Watching a friend go through a rough time is tough. We tend to react by rushing in to help or back away because we are afraid to say the wrong thing. When we think the situation would best be solved by therapy, we sometimes want to jump in with a list of numbers and addresses. Sometimes it is met with a thanks, but when the suggestion is met with rejection, we worry and I often get asked, “How can I make my friend/family member go to therapy.” I reply by saying, “ask that same question and replace therapy with gym and see if it still seems like the best approach”. Sometime we want people to behave a certain way and when they don’t we get nervous.
Before you approach someone about your concerns ask yourself, “Is this my anxiety generating a problem or am I truly concerned by the behavior I’m witnessing?” Imposing therapy on someone is an extremely difficult task; even court ordered treatment doesn’t always solve the problem. What you can do is create the space needed to continue the conversation with the goal of building insight and awareness and coming to a solution in partnership with the person.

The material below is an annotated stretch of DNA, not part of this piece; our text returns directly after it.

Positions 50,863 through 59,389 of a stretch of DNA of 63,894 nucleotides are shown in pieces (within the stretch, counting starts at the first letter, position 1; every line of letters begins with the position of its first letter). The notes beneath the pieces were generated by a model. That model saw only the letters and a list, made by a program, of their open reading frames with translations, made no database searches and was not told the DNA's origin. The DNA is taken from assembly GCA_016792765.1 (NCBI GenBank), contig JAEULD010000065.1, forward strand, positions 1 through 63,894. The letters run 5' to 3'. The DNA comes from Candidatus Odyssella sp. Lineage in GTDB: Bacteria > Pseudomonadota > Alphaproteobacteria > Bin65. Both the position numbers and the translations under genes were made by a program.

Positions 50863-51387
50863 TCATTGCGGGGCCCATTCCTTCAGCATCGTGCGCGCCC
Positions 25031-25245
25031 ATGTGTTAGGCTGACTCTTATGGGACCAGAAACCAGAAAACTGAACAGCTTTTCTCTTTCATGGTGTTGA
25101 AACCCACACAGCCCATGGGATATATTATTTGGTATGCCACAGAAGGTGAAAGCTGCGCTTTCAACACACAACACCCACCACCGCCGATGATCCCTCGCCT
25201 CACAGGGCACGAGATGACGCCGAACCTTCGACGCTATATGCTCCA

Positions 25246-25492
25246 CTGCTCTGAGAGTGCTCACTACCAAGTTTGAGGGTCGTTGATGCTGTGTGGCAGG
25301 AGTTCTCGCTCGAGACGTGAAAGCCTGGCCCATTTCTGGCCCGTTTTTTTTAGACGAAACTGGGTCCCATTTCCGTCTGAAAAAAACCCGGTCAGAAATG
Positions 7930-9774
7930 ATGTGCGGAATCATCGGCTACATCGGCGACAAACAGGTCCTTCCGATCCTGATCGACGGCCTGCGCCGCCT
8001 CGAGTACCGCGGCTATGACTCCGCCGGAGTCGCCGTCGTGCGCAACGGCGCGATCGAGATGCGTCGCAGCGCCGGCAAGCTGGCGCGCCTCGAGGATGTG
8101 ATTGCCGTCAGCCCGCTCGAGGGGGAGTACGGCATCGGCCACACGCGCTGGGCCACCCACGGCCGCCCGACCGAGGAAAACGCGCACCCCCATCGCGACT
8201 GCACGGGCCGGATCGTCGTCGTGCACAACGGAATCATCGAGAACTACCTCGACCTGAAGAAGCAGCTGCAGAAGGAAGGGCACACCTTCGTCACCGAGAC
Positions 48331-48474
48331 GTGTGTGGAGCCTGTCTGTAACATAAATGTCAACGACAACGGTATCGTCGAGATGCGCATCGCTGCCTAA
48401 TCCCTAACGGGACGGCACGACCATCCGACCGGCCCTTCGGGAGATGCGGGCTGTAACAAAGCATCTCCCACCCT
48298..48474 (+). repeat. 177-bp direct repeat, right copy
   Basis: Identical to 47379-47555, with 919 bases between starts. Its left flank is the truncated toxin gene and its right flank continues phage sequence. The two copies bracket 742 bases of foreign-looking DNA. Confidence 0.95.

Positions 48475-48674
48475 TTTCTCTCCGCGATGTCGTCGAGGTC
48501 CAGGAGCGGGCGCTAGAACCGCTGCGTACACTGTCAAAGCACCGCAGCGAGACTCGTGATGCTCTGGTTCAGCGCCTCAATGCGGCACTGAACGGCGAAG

Here are 5 ways to assist a friend or family member suffering from depression, get the help they need and deserve.
MAKE SURE YOU ARE THE RIGHT PERSON TO HAVE THE CONVERSATION.
This is tough because we all want to be the one to help the people we love. However, some things are just more effective coming from the right person. Does the person you are concerned about have a really open relationship with their family? Is there a mutual friend that just has a really great way of communicating tough topics? Chances are if you are concerned about someone, so are other people so if you have access to members of their family or close friend circles and it feels appropriate, reach out decide who should introduce the topic and the rest of the team can be a support.
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